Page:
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Peter Bromberg's .NET Blog All Things Programming

How to Execute Generic Type SQL with Entity Framework

2. June 2014 11:28 by admin in ENTITY FRAMEWORK

public static T ExecuteSql<T>(DbContext ctx, string sql, List<DbParameter> parms)

{

DbCommand cmd = ctx.Database.Connection.CreateCommand();

cmd.CommandText = sql; cmd.CommandType = CommandType.Text;

foreach (DbParameter p in parms) cmd.Parameters.Add(p);

try {

ctx.Database.Connection.Open();

DbDataReader reader = cmd.ExecuteReader();

ObjectResult<T> jInfo = ((IObjectContextAdapter) ctx) .ObjectContext .Translate<T>(reader);

return jInfo.FirstOrDefault();

}

finally { ctx.Database.Connection.Close();

}

}

Implementing a Custom IPrincipal in an ASP.NET MVC Application

25. January 2014 14:45 by admin in ASP.NET, C#, MVC

 I have an MVC application for which I have implemented a Custom ExtendedMembership - derived Membership class that is hosted via a WCF Service.

I have a custom MembershipProviderForwarder class that plugs right into my web.config as the Membership provider, but what it actually does is forward all Membership calls to my WCF Service, which uses the real custom Membershp provider, and returns back all the results to the app from over the wire.

In this manner I can have any number of MVC apps all using the same provider via my Webservice.

Since I have custom Membership fields, but only a couple, I didn't want to get into writing a lot of Profile code. Instead, I have a Custom User object that has these extra fields which can be returned from the UserProfile table in SQL Server.

The issue is that I only want to make Webservice calls when the user first logs in, and I want to store my custom fields in the Forms Ticket (it has a UserData property for just this purpose). In this manner I can use the PostAuthenticateRequest event to pull my custom data our of the forms cookie and attach my custom IPrincipal to the HttpContext.Current.User property for each subsequent request. Here is how I did that:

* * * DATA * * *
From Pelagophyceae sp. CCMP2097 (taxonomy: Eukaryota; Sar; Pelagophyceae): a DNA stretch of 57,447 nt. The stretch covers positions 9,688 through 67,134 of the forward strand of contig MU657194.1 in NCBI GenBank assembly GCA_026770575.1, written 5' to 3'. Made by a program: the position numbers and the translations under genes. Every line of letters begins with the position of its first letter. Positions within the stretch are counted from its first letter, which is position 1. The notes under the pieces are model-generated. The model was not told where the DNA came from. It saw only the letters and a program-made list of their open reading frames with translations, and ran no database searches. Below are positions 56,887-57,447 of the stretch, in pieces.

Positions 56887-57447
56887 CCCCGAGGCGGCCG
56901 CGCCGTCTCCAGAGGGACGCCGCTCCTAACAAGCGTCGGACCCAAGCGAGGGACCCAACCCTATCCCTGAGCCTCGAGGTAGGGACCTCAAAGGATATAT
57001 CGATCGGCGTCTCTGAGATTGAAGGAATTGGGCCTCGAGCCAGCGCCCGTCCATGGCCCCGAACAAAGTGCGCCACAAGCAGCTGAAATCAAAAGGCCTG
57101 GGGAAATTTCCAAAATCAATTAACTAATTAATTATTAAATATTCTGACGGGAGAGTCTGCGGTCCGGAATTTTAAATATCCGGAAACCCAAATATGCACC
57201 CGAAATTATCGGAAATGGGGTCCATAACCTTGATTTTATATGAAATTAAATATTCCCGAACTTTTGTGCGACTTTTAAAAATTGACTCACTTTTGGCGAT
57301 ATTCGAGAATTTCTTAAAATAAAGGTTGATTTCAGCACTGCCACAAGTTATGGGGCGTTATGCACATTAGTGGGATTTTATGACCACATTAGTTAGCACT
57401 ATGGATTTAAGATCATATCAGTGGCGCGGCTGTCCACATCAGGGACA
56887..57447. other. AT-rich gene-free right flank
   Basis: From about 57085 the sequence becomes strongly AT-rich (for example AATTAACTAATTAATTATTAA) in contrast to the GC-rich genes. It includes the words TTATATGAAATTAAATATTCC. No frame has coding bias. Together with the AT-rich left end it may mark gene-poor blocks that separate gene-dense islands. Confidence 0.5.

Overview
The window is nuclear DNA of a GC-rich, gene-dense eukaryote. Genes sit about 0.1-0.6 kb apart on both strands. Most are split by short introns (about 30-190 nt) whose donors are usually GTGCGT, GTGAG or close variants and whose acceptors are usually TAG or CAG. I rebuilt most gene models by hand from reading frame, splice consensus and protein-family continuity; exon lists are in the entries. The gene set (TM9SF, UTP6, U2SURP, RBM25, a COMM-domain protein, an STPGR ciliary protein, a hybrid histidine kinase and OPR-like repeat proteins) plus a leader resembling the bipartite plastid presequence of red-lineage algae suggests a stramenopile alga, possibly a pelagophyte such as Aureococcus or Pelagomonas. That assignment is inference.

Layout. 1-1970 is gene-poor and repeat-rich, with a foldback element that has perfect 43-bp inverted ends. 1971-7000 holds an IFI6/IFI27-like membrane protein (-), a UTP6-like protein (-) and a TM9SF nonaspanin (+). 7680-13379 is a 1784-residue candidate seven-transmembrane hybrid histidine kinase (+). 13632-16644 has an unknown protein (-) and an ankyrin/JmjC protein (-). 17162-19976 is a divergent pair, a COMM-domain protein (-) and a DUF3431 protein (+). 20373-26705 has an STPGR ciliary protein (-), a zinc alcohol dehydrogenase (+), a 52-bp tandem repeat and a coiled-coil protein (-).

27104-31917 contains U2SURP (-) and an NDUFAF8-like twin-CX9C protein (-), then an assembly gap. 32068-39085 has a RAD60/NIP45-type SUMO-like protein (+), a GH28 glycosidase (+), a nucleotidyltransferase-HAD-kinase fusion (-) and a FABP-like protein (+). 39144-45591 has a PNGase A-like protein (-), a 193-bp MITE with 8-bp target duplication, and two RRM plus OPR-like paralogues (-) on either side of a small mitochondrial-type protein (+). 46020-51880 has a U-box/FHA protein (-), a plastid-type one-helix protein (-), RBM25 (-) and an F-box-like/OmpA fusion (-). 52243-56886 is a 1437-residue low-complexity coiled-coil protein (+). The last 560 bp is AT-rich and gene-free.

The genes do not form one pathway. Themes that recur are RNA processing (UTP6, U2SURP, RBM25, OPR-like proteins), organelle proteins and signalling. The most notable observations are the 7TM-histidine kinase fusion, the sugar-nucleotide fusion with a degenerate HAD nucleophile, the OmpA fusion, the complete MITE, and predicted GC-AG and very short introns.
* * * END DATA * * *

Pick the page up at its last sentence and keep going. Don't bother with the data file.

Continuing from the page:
1. Create the interface

 

interface ICustomPrincipal : IPrincipal

{

    int UserId { get; set; }

    string FirstName { get; set; }

    string LastName { get; set; }

}

 

2. CustomPrincipal

 

public class CustomPrincipal : ICustomPrincipal

{

    public IIdentity Identity { get; private set; }

    public bool IsInRole(string role) { return false; }

 

    public CustomPrincipal(string email)

    {

        this.Identity = new GenericIdentity(email);

    }

 

    public int UserId { get; set; }

    public string FirstName { get; set; }

    public string LastName { get; set; }

}

 

3. CustomPrincipalSerializeModel - for serializing custom information into userdata field in FormsAuthenticationTicket object.

 

public class CustomPrincipalSerializeModel

{

    public int UserId { get; set; }

    public string FirstName { get; set; }

    public string LastName { get; set; }

}

 

4. LogIn method - setting up a cookie with custom information

 

if (Membership.ValidateUser(viewModel.Email, viewModel.Password))

{

    var user = userRepository.Users.Where(u => u.Email == viewModel.Email).First();

 

    CustomPrincipalSerializeModel serializeModel = new CustomPrincipalSerializeModel();

    serializeModel.UserId = user.Id;

    serializeModel.FirstName = user.FirstName;